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Just Dú-ing it: The rise of Miguel Andújar

The writing was on the wall for Miguel Andújar the moment Brandon Drury was acquired by the Yankees this offseason; barring injury, he was not going to be the starting third baseman.

Despite a spring training performance that only reaffirmed his talent—especially in the batter’s box, he would begin his season in Scranton/Wilkes-Barre. However, amidst migraines and vertigo-like symptoms, Brandon Drury was headed for the DL. The next day, on April 1st, the Yankees made a decision to recall Andújar from Triple-A. Knowing that opportunity is never a lengthy visitor in the game of baseball, the 23-year-old kid hit the ground running and has yet to look back.

In 53 games this season, Miguel Andújar has not only left Brandon Drury out of a job but put his name on the All-Star ballot. A key cog in the seemingly impenetrable Yankee lineup, Andújar is hitting for a team-leading .310 average to go along with a stellar .892 OPS. He’s racked up 8 homers and 21 doubles—good for 5th in MLB, despite playing 7 fewer games than the league leader, Eduardo Escobar, who has 26.

“What I’ve loved is the adjustability he’s shown. When he first got here it seemed like he struggled to kind of get going and then he caught fire and slowed down a little,” manager Aaron Boone said. “But I feel like he’s shown a real ability to make adjustments to what pitchers are trying to do to him.”

Believe it or not, Miggy is making those adjustments and only improving. Posting productive months in April and May, where he batted .289 and .290, respectively, the month of June has been a whole different ballgame. This month, Andújar is 12-for-27 (.444/.516/.926) with 4 2Bs, 3 HR, and 10 RBIs. Part of the improvement in his game has not only come from those adjustments Boone mentioned, but developing more as a hitter as he gets more reps. Andújar pulls the ball 44.4% of the time—down from 52.6% from mid-April, an indication that he is re-tooling his approach to work up the middle or to the right side. His batted balls to centerfield have spiked to 42.2%, up from 25.7% early on. Currently, 55.5% of his batted balls go to either center or right, a great sign for a developing young hitter.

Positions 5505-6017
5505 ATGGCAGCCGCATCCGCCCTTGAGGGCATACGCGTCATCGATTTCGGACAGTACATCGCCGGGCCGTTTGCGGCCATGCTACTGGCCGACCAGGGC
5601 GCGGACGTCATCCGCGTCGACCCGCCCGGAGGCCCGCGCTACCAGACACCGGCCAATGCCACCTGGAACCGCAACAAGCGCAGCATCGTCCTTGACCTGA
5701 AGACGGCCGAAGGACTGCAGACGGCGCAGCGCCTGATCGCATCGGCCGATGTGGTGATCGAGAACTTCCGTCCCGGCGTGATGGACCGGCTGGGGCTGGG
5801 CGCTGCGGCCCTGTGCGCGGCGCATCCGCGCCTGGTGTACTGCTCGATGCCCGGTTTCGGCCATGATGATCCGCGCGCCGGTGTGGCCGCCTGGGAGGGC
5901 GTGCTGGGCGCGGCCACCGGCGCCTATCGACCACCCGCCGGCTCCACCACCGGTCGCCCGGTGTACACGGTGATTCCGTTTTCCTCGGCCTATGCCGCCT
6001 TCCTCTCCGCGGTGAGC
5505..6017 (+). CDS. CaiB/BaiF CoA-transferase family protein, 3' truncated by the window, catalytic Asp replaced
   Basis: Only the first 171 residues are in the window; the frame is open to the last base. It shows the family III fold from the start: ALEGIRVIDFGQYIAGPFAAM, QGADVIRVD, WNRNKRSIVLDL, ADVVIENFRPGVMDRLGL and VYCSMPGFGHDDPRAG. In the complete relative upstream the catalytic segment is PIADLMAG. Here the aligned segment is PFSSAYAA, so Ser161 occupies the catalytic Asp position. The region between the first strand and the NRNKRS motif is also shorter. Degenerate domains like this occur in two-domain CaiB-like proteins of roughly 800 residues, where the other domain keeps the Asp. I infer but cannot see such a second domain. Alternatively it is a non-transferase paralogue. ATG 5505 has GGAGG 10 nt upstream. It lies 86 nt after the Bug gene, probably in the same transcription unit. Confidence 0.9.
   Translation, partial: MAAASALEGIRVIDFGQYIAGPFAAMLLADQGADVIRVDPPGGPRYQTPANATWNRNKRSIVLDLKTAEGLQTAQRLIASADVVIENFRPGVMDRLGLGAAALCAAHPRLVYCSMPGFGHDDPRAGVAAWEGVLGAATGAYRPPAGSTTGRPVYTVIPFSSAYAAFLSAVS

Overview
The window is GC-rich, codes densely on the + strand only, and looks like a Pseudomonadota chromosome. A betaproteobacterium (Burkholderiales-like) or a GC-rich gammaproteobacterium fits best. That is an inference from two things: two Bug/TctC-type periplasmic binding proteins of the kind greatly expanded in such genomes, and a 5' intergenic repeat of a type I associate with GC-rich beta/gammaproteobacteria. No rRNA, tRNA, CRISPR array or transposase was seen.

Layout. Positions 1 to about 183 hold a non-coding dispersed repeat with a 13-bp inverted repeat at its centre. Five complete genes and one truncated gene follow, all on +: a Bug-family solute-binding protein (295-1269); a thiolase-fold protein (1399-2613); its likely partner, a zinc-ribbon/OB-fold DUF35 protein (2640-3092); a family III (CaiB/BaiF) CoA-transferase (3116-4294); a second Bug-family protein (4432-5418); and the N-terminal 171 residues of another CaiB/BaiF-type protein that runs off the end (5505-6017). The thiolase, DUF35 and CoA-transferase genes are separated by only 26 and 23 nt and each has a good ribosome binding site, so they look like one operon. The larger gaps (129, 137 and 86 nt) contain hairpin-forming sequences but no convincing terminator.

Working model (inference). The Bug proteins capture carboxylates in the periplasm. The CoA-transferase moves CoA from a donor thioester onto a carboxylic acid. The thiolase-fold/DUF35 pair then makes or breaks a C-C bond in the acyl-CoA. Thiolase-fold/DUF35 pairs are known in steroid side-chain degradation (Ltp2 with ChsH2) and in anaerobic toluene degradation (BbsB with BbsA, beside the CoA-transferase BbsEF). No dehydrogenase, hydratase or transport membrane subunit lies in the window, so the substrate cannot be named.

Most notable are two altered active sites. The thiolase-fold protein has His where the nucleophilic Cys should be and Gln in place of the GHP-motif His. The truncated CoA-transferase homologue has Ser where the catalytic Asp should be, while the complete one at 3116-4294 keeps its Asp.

Another component of his approach I found impressive was that his O-swing % has also been on a steady decline since his call-up. Miggy went from swinging at 36.1% of pitches out of the zone to 28.5% of pitches out of the zone—a solid chunk better than the league average (see graph below).

So far, Andújar has looked like the whole package. His defense, which has been an area of concern to scouts, has been the only gripe about his game. According to Fangraphs “defensive runs above average” metric, which accounts for defensive value relative to league average, Andújar ranks 20th among qualified MLB 3rd basemen, with a -5.0 rating. However, his advanced offensive metrics are something Brian Cashman could have only dreamed of. Andújar’s .376 wOBA ranks 23rd in the big leagues, and second on the Yankees behind Aaron Judge, who is 6th on that list (.406 wOBA). His wRC+ is 140, good for 21st in the majors, and right on par with names such as Francisco Lindor, Nolan Arenado, and Paul Goldschmidt.

For as good as Miguel Andújar has been across the board, his splits versus lefties could be an area to improve upon. Here’s what they look like:

vs. R: 51-for-150 (.340/.363/.588) 16 2Bs, 1 3B, 6 HR, 23 RBI

vs. L: 12-for-53 (.226/.276/.472) 5 2Bs, 1 3B, 2 HR, 5 RBI

An OPS drop-off from .943 to .748 is definitely significant, but something I think that can improve over time. The names of the two lefties Andújar has taken deep? Cole Hamels and Steven Matz.

So far, so good for Miggy, who has rightfully earned the praise and confidence from his manager, Aaron Boone. “I think he can be a really good hitter in this league for a long time, and he’s only confirmed that.”

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